Republican Congressman Paul Mitchell described President Donald Trump’s allegations of voter fraud in the last presidential election as “stupid” and called for them to stop repeating them.
Mitchell, who represents Michigan’s 10th Congressional District but did not run for re-election in 2020, responded to the president’s Sunday tweet with the #stopthestupid hashtag.
“Great things are happening in our various lawsuits over the Election Hoax. Everyone knows they were tied up,” Trump wrote. “You know, Biden didn’t get more votes from the black community than Obama, and he certainly didn’t get 80,000,000 votes. Look what happened in Detroit, Philadelphia, plus!”
“Oh my God,” Mitchell replied. “@realDonaldTrump Please, for the sake of our nation, please discard these arguments without evidence or factual grounds.”
Some social media users have criticized the Republican and claimed there is evidence of fraud. However, the Trump campaign has so far failed to prove mass voter fraud, and their lawsuits have largely failed.
To Mitchell, a Democrat in California, Ted Lieu, said, “I agree with GOP @ RepPaulMitchell and the hashtag he wrote: #stopthestupid.”
Other Twitter users have also embraced Mitchell’s hashtag, including Conservative attorney George Conway and former U.S. Attorney General Neal Katyal, both critics of the president.
“It’s a conspiracy and the election is being stolen, but no one has‘ seen the evidence, ’” Mitchell wrote on Twitter on Nov. 28, in response to remarks by Republican National Committee Chairman Ronna McDaniel.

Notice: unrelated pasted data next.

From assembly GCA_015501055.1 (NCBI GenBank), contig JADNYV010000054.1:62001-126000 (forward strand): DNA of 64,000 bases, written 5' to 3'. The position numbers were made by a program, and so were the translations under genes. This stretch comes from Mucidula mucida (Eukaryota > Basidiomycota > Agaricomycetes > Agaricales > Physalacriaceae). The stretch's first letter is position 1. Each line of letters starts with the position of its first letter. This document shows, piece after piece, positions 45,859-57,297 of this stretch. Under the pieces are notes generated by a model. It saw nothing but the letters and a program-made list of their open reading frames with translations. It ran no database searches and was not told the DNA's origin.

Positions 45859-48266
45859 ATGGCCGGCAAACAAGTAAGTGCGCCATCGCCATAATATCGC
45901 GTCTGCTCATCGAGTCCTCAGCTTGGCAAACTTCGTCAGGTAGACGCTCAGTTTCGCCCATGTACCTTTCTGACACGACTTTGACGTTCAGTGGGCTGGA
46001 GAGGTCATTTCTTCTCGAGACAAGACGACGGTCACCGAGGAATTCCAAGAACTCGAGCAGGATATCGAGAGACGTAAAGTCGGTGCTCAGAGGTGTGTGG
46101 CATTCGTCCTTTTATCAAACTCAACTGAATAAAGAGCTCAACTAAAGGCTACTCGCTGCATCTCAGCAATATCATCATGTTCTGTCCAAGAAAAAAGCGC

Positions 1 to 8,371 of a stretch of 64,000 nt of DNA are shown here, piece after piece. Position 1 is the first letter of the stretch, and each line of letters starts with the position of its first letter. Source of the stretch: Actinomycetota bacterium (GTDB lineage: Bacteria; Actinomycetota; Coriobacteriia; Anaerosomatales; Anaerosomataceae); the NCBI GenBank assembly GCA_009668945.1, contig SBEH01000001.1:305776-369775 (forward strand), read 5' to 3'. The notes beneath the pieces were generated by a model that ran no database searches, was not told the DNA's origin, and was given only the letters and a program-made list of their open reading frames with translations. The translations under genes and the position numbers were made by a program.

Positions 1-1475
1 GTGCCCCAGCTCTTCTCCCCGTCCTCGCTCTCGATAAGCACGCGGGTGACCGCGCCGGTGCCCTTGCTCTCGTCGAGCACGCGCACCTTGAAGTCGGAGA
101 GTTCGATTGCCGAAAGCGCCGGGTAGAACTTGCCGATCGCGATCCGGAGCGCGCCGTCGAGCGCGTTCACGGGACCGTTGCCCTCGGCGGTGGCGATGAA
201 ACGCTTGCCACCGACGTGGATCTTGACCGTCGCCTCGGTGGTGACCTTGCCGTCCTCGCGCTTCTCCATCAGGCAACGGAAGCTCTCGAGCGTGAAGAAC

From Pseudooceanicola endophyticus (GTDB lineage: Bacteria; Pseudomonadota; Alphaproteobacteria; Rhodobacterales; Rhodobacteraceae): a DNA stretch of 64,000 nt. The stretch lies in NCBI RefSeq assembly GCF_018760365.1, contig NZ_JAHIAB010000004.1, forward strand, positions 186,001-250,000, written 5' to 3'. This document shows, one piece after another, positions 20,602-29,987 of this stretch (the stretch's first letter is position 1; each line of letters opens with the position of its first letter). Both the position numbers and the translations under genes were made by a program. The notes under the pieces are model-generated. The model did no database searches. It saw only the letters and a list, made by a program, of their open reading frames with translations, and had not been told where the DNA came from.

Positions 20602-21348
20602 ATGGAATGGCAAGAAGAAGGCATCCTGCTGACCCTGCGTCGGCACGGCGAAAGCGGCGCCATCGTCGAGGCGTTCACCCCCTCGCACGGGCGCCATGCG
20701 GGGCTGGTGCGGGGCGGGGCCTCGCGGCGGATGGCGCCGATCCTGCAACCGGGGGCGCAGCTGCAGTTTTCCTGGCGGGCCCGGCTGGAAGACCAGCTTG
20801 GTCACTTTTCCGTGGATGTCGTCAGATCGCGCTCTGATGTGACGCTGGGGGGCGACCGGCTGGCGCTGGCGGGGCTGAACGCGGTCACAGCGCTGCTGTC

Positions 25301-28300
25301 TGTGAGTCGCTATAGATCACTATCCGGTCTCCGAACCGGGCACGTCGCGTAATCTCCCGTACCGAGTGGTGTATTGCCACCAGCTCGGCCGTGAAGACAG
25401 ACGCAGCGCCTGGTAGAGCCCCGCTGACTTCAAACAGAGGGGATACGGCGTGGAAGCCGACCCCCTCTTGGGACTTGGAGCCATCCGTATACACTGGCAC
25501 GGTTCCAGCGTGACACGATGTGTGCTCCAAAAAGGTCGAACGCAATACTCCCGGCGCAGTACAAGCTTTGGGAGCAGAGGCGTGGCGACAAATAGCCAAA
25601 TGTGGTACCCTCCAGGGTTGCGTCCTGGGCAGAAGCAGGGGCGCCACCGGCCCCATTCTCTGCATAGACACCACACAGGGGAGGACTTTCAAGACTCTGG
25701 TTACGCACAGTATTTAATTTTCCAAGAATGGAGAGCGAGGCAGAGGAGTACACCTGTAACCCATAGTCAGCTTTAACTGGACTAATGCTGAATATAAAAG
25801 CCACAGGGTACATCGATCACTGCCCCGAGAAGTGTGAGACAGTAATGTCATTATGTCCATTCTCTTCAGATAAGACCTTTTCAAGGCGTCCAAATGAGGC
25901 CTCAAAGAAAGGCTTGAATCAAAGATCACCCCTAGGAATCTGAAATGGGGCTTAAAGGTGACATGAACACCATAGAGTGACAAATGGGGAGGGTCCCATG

“The result – a loss of faith in the election. Against that, nations have tried to do this with America – we do it for ourselves.”
Mitchell was first elected to Congress in 2016, but announced earlier this year that he would retire in just two terms. He said he wanted to spend more time with his family, especially his nine-year-old son, who has special needs for Detroit Free Press.
However, Mitchell has also criticized rhetoric in modern politics, saying, “You look at rhetoric and vitriol, it floods politics, politics becomes the norm.”
“It’s all about politics. It’s all about a choice. And at some point that’s not why I came here,” he said.
In 2019, Mitchell requested a 15-minute discussion with Trump to discuss the songs at a meeting of the president aimed at Ilhan Omar, a Democratic congressman. He was one of the Republicans worried about the “Send Back” shout.
“It’s one thing to say‘ shut up. ’But a song like that doesn’t simply reflect our constitution,” Mitchell said.